Fast-forward , now, to 2004, which is when, much like this series of write-ups, Eightball appeared again, seemingly out of nowhere, and long after most readers had consigned it to the history books.  But it wasn’t just back, it was bigger — the format for issue #23 was seriously oversized (it was also much more expensive, but in this case we can forgive that), and indeed looked very much like some of the gigantic issues of Chris Ware’s Acme Novelty Library that Fantagraphics had published in then-recent years (I also think Clowes’ art style in this one betrays something of a Ware influence at times, as well,  but maybe that’s just me), and for the first (and, as it would turn out, only) time, the book was also printed in full color from cover-to-cover (Ice Haven was almost all full color, it must be said, but some of the strips were presented in a two-tone color scheme). The “stand-alone graphic novel” this time around was The Death-Ray, a decidedly intriguing revisionist superhero tale that definitely takes some cues from the author’s earlier Black Nylon, to be sure, but is much more straightforward in its execution even though, once again, it’s relayed by a series of stylistically-different-to-each-other short-form comic strips. I’ve reviewed The Death-Ray previously — specifically in its later hardcover iteration from Drawn & Quarterly — and so won’t dwell on it much here except to say that you should read it and re-read it and re-read it because it’s a multi-layered work that reveals new details to the careful and considerate eye (and, I suppose, mind) on each pass-through. It was the first comic I picked up when I got home after spending nearly two years abroad and , being somewhat at “loose ends” at the time, I was able to sit and devour it for a couple of days — which may just be what it takes to get even a semi– full grasp on all that’s going on its pages. I would refer any interested parties to check out my full review of the book here , as long as you know going in that I still don’t come close to doing it proper justice : https://trashfilmguru.wordpress.com/2012/06/14/tfg-comix-month-daniel-clowes-the-death-ray/ .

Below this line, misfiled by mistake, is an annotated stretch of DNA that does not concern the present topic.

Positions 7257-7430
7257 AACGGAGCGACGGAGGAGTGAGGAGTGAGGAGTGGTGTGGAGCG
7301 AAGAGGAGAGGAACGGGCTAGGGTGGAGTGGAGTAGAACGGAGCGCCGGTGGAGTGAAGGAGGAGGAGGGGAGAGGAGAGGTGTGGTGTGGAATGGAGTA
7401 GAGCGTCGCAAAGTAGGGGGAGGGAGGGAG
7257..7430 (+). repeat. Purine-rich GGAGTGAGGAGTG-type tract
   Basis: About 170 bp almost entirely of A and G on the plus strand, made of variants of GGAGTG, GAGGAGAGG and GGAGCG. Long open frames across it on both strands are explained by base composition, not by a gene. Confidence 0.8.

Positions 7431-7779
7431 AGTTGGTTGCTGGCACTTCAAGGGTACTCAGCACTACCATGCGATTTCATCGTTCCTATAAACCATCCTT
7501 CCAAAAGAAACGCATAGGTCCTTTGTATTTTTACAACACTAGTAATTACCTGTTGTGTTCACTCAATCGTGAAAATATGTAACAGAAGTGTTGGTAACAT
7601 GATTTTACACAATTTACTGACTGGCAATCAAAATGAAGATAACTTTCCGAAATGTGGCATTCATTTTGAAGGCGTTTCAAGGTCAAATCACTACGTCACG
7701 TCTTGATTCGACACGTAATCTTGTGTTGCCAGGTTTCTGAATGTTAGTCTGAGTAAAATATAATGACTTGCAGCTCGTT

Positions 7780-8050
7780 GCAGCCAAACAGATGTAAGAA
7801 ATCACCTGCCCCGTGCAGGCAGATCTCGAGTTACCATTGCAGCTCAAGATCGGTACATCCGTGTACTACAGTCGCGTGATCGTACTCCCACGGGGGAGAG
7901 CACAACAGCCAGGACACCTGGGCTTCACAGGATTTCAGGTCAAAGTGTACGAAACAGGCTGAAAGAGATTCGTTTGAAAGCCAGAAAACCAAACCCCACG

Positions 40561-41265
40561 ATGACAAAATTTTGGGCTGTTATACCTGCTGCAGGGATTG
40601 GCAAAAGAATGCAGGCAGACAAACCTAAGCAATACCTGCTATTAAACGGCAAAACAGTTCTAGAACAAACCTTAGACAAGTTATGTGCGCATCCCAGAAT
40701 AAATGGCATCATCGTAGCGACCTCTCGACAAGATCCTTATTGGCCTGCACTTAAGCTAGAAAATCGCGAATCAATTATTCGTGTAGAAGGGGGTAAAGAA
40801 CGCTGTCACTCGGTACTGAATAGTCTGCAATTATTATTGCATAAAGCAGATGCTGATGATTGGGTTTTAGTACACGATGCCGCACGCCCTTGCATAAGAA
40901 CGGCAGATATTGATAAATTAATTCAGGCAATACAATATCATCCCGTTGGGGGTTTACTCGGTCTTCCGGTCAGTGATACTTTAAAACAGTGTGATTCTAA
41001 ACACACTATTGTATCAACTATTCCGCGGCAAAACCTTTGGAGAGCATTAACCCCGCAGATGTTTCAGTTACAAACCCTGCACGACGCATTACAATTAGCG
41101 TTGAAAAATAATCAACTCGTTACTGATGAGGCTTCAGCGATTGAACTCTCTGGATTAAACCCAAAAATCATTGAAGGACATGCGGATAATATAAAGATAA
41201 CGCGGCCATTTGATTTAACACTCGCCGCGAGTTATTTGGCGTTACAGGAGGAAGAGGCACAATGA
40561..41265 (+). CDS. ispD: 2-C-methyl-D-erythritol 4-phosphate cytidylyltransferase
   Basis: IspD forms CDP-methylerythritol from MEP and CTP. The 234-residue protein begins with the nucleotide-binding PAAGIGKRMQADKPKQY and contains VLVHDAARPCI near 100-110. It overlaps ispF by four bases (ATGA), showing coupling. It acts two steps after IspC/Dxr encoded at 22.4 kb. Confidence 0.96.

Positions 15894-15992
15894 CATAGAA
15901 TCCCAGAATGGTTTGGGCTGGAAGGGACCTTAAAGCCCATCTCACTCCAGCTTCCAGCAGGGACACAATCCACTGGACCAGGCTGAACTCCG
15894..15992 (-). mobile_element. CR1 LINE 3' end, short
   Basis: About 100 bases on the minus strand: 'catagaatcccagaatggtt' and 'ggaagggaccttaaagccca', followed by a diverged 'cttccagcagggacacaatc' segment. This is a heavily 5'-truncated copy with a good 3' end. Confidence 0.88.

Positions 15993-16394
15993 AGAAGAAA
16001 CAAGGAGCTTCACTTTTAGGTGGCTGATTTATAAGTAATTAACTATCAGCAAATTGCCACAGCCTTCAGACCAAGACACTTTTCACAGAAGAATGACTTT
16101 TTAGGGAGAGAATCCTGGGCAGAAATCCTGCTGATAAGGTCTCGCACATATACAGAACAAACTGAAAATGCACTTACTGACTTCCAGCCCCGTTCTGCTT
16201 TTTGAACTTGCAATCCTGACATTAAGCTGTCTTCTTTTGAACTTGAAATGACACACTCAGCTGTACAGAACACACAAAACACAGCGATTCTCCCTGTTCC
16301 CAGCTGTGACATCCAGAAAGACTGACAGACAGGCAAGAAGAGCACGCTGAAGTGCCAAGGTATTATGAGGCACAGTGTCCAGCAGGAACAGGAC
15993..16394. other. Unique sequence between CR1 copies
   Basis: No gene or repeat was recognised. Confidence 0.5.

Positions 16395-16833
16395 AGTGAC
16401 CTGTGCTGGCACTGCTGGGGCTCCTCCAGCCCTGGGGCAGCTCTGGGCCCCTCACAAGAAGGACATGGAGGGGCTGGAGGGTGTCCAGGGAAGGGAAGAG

And with that, we really are done here. I promise this time. I hope you’ve enjoyed reading this series as much as I’ve enjoyed writing it, and I also hope that’s it’s (not to be too fucking grandiose, but) inspired at least a few of you (hell, I’d settle for one of you) to either give Eightball a go for the first time, or to re-visit your back issues and once again appreciate their greatness. I know that I gain new appreciation for the breadth and scope of what Clowes was able to achieve with this series every time I even so much as skim though it for the cliched umpteenth time, and when I sit down to actually read one of the longer-form stories again, or even just a selection of the short-form works, it consistently blows me away. Some of that is down to nostalgia value and always will be, sure, but this became “my comic” in the first place because of how great it was, and it remains “my comic” because of how extraordinarily well it not only “holds up,” but continues to present new ways of looking at it as the years go on. Clowes’ highly-anticipated (and aptly-titled) new graphic novel, Patience, will finally be seeing the light of day this spring, and I wouldn’t be at all surprised if I end up giving Eightball another complete re-read in the weeks leading up to its release.



Daniel Clowes’ “Eightball” — A Personal Reminiscence, Part Seven


The short-form — or, heck, “one-off,” if you prefer — works that ran in issues 11-18 of Daniel Clowes’ Eightball (remember, we’re calling this “phase two” of the series) are something of a mixed bag, to be sure, but echo the title’s overall shift from a more overt, or “in your face” attitude (as exemplified in earlier, purely humor-based strips such as the Lloyd Llewellyn stories “I Hate You Deeply” and “I love You Tenderly”),  to a more considered, character-driven approach rooted in a deep and overwhelming sense of usually (though not always) vague existential dread. Which is kinda weird, because it sure wasn’t looking like that was the route Clowes was gonna go for a minute there.